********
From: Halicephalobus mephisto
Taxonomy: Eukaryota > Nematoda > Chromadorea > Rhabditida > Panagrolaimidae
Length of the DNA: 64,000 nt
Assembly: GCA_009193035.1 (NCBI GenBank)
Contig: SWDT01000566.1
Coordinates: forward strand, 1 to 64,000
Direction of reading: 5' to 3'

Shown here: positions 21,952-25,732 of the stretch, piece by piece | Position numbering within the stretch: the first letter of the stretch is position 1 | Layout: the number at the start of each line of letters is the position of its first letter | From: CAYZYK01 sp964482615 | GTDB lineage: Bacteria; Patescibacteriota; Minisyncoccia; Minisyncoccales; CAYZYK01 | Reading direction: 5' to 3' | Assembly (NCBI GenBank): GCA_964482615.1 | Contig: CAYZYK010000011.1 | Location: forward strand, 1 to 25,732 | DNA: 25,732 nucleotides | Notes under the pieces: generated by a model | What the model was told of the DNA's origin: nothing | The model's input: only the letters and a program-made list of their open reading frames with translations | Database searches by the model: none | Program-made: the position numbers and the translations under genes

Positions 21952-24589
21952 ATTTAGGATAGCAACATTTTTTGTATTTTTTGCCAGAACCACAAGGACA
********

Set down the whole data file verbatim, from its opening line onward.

From: Halicephalobus mephisto
Taxonomy: Eukaryota > Nematoda > Chromadorea > Rhabditida > Panagrolaimidae
Length of the DNA: 64,000 nt
Assembly: GCA_009193035.1 (NCBI GenBank)
Contig: SWDT01000566.1
Coordinates: forward strand, 1 to 64,000
Direction of reading: 5' to 3'

Shown here: positions 21,952-25,732 of the stretch, piece by piece | Position numbering within the stretch: the first letter of the stretch is position 1 | Layout: the number at the start of each line of letters is the position of its first letter | From: CAYZYK01 sp964482615 | GTDB lineage: Bacteria; Patescibacteriota; Minisyncoccia; Minisyncoccales; CAYZYK01 | Reading direction: 5' to 3' | Assembly (NCBI GenBank): GCA_964482615.1 | Contig: CAYZYK010000011.1 | Location: forward strand, 1 to 25,732 | DNA: 25,732 nucleotides | Notes under the pieces: generated by a model | What the model was told of the DNA's origin: nothing | The model's input: only the letters and a program-made list of their open reading frames with translations | Database searches by the model: none | Program-made: the position numbers and the translations under genes

Positions 21952-24589
21952 ATTTAGGATAGCAACATTTTTTGTATTTTTTGCCAGAACCACAAGGACA